The previous Italian government, under its former Interior Minister Matteo Salvini, adopted rules leading to the closure of Italian ports to NGO rescue vessels with the imposition of fines of up to €50,000 and the impounding of the vessel. It also set up a fund for facilitating the return of irregular migrants and abolishing humanitarian protection status. In practice, by preventing migrants at sea from reaching Italy’s shores, these rules made it extremely difficult for potential asylum claimants to access Italian territory and thus apply for asylum. Moreover, the first Security Decree-Law has created new residence permits that can only be granted in restricted ‘special cases’. Even more problematic is the fact that the duration of stay for third-country nationals (TCNs) falling within the remit of these ‘special cases’has also been reduced. Taken as a whole, the Decree-Law reduces the level of protection and the number of potential beneficiaries.

The implementation of the Decree-Law has made it significantly harder for those persons who are already beneficiaries of humanitarian protection to retain a regular status, as their residence permits are no longer renewable on humanitarian grounds, even when the circumstances for which the residence permit was initially granted subsist. The risk is that unless these persons are able to convert their humanitarian permit into a work or study permit or, alternatively, fall under one of the new special cases, they will become irregular migrants and face repatriation. 

These changes, therefore, are particularly disquieting: humanitarian protection provided an important legal instrument that ensured the protection of TCNs who do not qualify for refugee status or are eligible for subsidiary protection, and regularised their legal status, especially of those who could not be returned to a third country. Consequently, rather than ‘solving the migration problem’ the outcome of these changes is likely to be an increase in the number of irregular migrants in Italy. The replacement of humanitarian protection with a restricted list of ‘special cases’ of residence permits undermines the right to asylum guaranteed by Article 10(3) of the Italian Constitution and raise constitutional legitimacy concerns also in relation to Italy’s human rights’ protection obligation under Article 2 of the Italian Constitution thus breaching various International human rights instruments. In a landmark ruling of 13 November 2019 rejecting the retroactive effects of the Salvini Decree-Law and requiring a comparative evaluation of the objective and subjective conditions of the asylum claimant prior to his or her arrival in Italy with his/her integration in the country, the Joint Sections (Civil Law Division) of the Italian Supreme Court of Cassation have de facto rejected the interpretation and spirit of the reform pursued by the former Minister of the Interior.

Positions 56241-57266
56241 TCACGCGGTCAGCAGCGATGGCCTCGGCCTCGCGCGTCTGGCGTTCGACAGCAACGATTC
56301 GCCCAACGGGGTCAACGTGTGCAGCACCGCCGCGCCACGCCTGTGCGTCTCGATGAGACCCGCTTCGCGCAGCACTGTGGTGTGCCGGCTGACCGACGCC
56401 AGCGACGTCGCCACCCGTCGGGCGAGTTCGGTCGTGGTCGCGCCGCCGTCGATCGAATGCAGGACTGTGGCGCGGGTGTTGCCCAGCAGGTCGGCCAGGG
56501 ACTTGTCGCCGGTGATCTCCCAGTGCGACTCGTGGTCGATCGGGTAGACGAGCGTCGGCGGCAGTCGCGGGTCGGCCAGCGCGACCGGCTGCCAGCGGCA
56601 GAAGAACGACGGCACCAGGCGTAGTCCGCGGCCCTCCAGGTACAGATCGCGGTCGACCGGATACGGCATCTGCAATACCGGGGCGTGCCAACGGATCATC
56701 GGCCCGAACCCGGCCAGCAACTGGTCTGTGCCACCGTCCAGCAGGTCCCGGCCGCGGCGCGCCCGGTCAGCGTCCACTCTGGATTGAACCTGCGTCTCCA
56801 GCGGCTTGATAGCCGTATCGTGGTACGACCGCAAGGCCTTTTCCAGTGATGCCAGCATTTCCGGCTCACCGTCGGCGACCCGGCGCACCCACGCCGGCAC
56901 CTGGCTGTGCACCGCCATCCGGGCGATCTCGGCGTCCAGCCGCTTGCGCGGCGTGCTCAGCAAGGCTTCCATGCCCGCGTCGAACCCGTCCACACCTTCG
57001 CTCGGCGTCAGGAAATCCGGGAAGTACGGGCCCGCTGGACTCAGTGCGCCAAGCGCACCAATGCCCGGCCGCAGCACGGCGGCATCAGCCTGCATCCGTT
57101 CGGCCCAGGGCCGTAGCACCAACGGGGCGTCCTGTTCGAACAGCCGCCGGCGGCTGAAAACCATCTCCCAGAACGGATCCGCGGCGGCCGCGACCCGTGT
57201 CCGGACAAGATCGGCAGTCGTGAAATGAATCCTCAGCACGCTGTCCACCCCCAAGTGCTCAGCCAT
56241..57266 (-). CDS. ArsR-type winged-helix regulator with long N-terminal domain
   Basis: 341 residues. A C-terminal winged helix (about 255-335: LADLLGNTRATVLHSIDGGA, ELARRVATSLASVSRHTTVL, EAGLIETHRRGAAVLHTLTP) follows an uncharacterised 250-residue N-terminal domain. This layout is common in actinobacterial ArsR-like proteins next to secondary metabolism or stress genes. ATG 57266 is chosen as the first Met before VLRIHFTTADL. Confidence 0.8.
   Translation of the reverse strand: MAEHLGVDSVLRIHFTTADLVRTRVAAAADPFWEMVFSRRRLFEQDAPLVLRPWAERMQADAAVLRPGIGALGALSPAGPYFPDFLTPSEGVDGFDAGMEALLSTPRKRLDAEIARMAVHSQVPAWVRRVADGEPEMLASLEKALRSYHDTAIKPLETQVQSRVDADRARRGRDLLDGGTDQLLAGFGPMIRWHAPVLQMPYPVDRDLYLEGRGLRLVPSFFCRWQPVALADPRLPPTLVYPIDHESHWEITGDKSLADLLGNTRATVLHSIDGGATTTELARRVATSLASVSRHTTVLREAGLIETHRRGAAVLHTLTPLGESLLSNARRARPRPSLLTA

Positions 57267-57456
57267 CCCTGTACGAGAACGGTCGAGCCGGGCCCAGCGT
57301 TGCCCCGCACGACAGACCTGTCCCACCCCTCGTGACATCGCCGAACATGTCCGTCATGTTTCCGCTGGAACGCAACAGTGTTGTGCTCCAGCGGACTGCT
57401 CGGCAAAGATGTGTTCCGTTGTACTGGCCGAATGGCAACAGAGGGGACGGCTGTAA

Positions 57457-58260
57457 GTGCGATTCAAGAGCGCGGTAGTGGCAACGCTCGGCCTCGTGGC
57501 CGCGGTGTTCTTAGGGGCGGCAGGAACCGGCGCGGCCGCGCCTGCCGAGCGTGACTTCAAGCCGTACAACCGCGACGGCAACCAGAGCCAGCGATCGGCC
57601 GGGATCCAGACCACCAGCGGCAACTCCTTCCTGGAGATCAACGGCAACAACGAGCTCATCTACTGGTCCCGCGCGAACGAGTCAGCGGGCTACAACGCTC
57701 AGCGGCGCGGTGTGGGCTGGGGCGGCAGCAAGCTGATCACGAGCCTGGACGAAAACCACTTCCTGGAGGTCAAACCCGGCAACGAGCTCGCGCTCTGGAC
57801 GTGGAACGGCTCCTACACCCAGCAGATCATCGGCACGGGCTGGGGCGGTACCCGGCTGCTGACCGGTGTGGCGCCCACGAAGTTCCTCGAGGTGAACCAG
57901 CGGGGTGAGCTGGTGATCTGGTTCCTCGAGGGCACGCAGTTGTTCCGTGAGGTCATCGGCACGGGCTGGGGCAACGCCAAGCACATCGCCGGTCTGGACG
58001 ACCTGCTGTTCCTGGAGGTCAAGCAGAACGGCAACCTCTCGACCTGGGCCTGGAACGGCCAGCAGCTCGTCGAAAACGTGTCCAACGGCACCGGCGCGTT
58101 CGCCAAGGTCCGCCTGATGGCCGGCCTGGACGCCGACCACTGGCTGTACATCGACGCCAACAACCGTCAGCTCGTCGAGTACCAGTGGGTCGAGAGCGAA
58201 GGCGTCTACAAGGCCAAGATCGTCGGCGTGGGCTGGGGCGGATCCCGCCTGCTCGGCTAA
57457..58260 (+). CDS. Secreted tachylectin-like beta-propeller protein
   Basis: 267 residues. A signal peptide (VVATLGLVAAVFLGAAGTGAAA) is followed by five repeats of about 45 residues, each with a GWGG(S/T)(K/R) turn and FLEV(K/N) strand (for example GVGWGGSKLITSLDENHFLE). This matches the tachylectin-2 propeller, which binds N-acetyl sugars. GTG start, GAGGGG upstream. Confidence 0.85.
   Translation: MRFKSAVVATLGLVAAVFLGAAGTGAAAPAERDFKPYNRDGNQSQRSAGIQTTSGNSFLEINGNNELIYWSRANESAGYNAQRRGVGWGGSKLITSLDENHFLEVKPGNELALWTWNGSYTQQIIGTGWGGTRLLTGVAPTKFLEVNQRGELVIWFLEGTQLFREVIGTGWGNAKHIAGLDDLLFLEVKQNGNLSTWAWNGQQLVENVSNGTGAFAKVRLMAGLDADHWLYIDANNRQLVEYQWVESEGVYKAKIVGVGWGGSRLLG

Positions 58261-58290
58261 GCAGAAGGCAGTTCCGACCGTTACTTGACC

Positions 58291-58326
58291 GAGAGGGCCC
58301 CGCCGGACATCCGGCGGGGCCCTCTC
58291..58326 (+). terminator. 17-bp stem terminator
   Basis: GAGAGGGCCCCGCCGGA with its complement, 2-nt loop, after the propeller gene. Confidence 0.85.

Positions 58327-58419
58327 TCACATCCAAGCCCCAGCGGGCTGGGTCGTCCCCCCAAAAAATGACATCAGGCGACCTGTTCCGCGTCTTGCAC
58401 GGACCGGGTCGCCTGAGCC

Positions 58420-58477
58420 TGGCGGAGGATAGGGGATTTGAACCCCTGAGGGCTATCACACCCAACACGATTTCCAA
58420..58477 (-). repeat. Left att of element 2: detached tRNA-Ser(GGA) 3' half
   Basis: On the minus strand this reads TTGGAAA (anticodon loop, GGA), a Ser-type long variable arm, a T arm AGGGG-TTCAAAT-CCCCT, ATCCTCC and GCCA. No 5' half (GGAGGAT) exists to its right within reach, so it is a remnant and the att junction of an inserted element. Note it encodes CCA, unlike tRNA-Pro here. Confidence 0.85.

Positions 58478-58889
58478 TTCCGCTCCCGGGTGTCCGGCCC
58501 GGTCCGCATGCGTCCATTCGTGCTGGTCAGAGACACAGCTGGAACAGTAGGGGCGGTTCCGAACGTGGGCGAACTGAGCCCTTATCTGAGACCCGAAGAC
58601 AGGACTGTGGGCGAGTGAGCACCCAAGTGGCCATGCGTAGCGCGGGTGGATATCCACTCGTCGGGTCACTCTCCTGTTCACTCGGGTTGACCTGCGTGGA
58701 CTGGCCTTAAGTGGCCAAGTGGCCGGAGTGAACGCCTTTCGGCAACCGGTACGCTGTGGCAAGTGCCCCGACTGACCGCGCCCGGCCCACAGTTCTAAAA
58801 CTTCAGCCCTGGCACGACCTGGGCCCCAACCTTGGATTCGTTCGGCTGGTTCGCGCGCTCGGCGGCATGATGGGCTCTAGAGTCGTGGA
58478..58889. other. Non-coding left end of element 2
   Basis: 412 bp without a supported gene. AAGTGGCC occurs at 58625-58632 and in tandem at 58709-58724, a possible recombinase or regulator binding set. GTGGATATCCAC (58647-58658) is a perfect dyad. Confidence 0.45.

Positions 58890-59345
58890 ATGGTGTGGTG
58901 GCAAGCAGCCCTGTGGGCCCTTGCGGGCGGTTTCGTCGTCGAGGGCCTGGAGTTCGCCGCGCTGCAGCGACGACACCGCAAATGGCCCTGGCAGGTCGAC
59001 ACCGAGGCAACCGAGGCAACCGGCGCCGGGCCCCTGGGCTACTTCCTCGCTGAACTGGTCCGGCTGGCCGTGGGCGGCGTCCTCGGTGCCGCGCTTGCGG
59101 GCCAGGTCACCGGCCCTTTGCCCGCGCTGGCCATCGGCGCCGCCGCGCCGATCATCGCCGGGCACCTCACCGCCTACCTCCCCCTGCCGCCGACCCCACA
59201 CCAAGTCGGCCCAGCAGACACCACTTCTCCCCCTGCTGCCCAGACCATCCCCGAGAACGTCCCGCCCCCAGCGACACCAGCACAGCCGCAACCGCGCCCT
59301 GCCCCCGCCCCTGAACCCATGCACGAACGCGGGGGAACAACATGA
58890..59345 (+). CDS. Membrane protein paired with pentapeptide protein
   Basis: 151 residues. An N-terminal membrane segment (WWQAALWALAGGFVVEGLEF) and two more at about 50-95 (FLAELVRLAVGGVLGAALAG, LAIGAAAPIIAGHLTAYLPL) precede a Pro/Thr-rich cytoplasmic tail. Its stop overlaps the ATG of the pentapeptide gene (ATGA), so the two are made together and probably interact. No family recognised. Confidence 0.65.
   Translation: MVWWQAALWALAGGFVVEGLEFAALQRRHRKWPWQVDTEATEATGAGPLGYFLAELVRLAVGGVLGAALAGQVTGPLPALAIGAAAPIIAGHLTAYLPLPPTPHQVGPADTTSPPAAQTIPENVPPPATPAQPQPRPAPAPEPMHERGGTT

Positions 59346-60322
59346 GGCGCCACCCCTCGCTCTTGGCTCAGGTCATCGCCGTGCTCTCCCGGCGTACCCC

The second Security Decree-Law also introduced rules for strengthening return procedures and facilitating the return of TCNs in an irregular situation. The first set of measures had already extended the maximum duration of TCNs’ detention in return centres from 90 to 180 days and expanded the grounds for detention in hotspots. This means that detention is being used with the purpose of determining the identity and nationality of TCNs who are in an irregular position or who have been rescued in SAR operations. These rules are nothing new. Italy’s attempts to outsource border control to Libya go back to the time of Muammar Gaddafi, former President of Libya. In August 2008, the Italian government signed a friendship treaty with Libya, granting it $5 billion to stem migrant boats from leaving Libya. Further securitisation measures were adopted between 2016-2018 by the then Interior Minister Marco Minniti who approved rules to facilitate the return to Libya of many migrants.  

Concretely, Conte has promised only minor changes to Salvini’s immigration rules included in the Security Decree-Laws, saying that the original formulation of the Security Decree-Law would be brought back into place. However, the first Decree-Law, as shown above, already provided for the imposition of fines on those rescuing people at sea and allowed the Interior Minister to prohibit the entry of humanitarian ships into Italian waters. Since the inauguration speech in early September, the new government has not significantly amended or reformulated the rules on immigration introduced by Salvini. Rather, the aim has clearly been to re-establish stronger ties with the EU. 

Italy, Europe and the externalisation of asylum and migration

At the mini migration summit on 23 September in Birgu (Malta), the Interior Minister of Italy met with those of France, Germany and Malta and agreed on a temporary redistribution system of migrants rescued in the Central Mediterranean Sea, until the Dublin system for determining the member state responsible for an asylum claim is reformed. The Malta Declaration, discussed further at the Justice and Home Affairs Council in Luxembourg on 8 October, envisages a voluntary rotation system of ports for the disembarkation of migrants and a mandatory relocation of all migrants and asylum claimants on the basis of a quota system, with a swift relocation of migrants (within a four-week time-frame). Interior ministers have agreed that once the set quota of migrants has been established, the migrants’ details will be directly inserted into the database of the country of destination, which will be responsible for any repatriation.